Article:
This originally appeared in the Index-Journal.
Chad Foster was the guest speaker for Greenwood’s first South Carolina Leadership Conference Wednesday morning at Lander University.
At 33 years old, Chad Foster sold a business he started as a young adult that turned recycled tires into a soft playground surface, which make up the floors of McDonald’s Playlands around the world.
The Louisiana native spoke to public and private high school students at Lander University on Wednesday about his experience, and how after selling his business at age 33, he had no idea what to do with his life.
“When it happened, I wasn’t very old. I was only 33 years old, and so I wasn’t sure what to do next, because if all of a sudden at 33 you look in the mirror one day and you say, ‘OK, now what do I do?’ That’s not an easy decision to make,” Foster said.
Foster told the students he decided to drive across the country for two years and ask the most successful people he could find what skills they had that made them successful.
About 85 public and private school students in Greenwood County attended the first South Carolina Student Leadership Conference where Foster spoke.
Foster told the students there are four things successful people have in common — passion for their dreams, good communication skills, the ability to get along with people and experience working a part-time job as a teenager.
“When you work part time at your age, you get to meet difficult people, you find yourself in unpleasant situations, you’ve got a boss who’s an idiot (and) you deal with people who are uncomfortable to be around, and that is incredibly valuable training for you,” Foster said. “Seventy percent of all people out there who lose or quit their job do so for one reason… because they can’t get along with people.”
Angelle LaBorde, president and CEO of the Greenwood Chamber of Commerce, said the Chamber was able to put on the conference because of a grant from the Greenwood County Community Foundation, as well as with help from a host of sponsors.
LaBorde said the intent of the conference was to provide leadership training to high school students because there is a void of programs in the county doing that.
“The purpose of our conference is to offer 21st century leadership skills to Greenwood County high school 10th-, 11th- and 12th-graders so they can be productive in college and in their future careers,” LaBorde said.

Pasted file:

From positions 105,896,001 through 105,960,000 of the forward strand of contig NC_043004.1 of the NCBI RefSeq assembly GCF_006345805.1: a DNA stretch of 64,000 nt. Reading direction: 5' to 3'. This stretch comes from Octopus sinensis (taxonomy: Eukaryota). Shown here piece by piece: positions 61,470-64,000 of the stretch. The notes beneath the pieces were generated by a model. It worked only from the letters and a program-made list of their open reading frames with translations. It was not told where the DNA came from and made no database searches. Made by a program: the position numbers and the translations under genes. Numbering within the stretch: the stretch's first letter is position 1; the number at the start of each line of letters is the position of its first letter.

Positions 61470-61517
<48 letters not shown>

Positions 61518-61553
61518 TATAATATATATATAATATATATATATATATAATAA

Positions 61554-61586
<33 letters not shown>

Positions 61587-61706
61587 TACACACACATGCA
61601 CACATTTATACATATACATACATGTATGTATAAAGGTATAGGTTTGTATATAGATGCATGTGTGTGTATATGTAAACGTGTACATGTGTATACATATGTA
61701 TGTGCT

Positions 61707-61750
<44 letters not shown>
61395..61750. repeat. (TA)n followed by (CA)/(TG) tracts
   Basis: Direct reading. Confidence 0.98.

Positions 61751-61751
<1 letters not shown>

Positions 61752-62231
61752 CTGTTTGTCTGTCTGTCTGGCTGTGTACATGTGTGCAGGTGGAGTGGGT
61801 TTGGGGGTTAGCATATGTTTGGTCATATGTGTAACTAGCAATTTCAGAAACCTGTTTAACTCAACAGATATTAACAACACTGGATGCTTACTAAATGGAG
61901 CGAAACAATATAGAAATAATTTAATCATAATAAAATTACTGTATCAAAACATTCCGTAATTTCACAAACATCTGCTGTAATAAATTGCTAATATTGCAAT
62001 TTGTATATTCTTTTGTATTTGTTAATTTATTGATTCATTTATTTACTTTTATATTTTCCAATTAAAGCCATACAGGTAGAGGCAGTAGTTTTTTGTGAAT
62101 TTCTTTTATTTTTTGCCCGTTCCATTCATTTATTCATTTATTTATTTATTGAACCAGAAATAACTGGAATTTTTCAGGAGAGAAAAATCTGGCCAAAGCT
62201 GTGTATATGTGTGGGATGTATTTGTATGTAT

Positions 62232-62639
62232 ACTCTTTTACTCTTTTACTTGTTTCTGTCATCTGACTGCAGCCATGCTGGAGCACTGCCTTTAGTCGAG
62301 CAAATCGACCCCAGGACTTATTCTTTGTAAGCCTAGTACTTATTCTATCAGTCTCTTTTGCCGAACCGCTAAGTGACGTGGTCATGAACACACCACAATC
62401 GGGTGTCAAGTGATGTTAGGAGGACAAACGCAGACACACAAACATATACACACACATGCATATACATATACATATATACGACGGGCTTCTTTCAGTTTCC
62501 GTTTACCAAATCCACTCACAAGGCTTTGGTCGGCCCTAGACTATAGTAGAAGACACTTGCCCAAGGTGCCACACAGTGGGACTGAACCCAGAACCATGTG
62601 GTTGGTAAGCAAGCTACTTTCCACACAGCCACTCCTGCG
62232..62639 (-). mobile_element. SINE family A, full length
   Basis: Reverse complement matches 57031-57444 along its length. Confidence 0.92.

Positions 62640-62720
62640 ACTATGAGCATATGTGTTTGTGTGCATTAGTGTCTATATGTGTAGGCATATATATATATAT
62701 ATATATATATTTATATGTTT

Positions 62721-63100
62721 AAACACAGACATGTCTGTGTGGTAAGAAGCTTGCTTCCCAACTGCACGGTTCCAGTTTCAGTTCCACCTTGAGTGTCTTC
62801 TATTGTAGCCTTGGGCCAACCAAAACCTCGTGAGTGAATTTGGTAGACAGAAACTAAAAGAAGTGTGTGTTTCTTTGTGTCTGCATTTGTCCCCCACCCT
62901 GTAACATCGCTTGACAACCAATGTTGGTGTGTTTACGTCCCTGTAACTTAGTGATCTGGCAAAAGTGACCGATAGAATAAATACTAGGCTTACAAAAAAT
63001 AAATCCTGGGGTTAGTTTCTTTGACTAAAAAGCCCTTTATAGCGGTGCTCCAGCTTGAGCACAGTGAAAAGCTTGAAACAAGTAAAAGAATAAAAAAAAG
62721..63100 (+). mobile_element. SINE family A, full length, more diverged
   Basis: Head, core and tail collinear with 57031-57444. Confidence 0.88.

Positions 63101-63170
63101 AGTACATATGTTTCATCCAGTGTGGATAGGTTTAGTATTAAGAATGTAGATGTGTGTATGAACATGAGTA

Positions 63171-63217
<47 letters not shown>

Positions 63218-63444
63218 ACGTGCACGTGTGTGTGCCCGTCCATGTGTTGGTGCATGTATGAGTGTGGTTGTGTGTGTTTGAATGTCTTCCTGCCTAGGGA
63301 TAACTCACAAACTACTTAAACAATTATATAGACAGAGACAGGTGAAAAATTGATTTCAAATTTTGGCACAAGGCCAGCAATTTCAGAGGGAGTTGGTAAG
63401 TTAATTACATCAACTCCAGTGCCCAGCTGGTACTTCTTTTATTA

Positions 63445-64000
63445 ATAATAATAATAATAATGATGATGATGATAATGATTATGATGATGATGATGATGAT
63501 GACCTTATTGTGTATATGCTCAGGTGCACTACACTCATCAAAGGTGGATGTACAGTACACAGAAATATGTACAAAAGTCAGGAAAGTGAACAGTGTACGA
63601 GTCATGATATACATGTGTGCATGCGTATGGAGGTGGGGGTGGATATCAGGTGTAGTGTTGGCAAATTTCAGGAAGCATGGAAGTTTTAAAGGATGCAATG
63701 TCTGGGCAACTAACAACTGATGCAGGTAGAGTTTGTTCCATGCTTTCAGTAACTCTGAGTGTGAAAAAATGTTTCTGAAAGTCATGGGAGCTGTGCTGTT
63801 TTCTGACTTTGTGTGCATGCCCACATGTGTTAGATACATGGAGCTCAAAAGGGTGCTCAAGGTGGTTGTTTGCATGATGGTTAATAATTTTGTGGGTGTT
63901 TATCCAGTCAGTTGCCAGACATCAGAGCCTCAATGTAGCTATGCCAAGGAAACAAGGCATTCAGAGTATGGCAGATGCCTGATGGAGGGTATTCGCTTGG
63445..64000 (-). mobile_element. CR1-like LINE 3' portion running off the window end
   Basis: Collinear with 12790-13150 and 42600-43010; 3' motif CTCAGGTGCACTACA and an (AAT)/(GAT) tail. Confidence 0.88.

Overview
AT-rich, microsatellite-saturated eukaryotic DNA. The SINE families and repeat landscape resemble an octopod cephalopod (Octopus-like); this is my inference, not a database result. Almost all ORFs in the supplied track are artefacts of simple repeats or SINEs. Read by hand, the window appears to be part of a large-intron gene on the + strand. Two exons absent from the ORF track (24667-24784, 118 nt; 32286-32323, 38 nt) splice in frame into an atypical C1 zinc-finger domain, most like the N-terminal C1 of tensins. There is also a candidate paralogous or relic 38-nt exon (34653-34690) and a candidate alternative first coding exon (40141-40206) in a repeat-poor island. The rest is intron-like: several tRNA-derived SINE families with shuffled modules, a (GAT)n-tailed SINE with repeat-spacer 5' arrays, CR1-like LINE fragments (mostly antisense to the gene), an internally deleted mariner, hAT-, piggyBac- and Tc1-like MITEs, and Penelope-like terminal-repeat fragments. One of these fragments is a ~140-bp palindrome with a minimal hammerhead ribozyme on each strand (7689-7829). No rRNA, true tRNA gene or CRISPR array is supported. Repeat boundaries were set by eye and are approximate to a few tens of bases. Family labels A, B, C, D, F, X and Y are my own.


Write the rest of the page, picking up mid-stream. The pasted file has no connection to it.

The idea for the conference stemmed from a lack of leadership development opportunities for youth in the community after the chamber’s BRIDGES program ended in 2007. BRIDGES was an after-school program that got students involved with businesses and agencies in Greenwood.
Jeff Smith, president of the Greenwood County Community Foundation, said his organization has four grant cycles annually and one of them involved youth and education.
“We feel like it’s important that we, as a community, raise up students as young future leaders and sort of expose them early to other leaders and some of the expectations, I guess you would say, of leadership,” Smith said.
Justin Alford, a 10th-grader from Ninety Six High School, said he will take the information he learned at the conference back home with him.
“I like how he told us how successful people think, what we need to be working on and things we can be working on to become successful,” Alford said. “It’s been very interesting in helping me learn more about what I need to be doing, kind of directing me towards college and after.”
Public and private high school students in 10th through 12th grade trade business cards at the first South Carolina Leadership Conference Wednesday at Lander University.
Students also attended breakout sessions that focused on interviewing skills, career goals and being finance savvy.
LaBorde said the chamber plans to make the conference an annual event, and Foster said it was one of the most organized conferences in which he has participated.
“Unfortunately, many of these skills are no longer learned at home, and so the environment now shifts to the business community and schools to teach young people workplace skills,” Foster said. “They’re going to work, they need workplace skills, and if they don’t learn them and then practice them — which is just as important — then they don’t improve.”
Students in attendance received business cards from community leaders and a free copy of one of Foster’s book, “Financial Literacy for Teens.”
Foster, now 51, wrote three books aimed at helping teenagers with their future careers along with a textbook he co-authored titled “High School 101.” He hosted his own television show on ESPN, “Fly Fishing America” and now travels the country speaking to students.
“I have always believed that if you know something or learn something or understand something, then you have an obligation to share that knowledge, especially with young people,” Foster said. “And often, what someone has to share is not something that might be learned in the classroom.”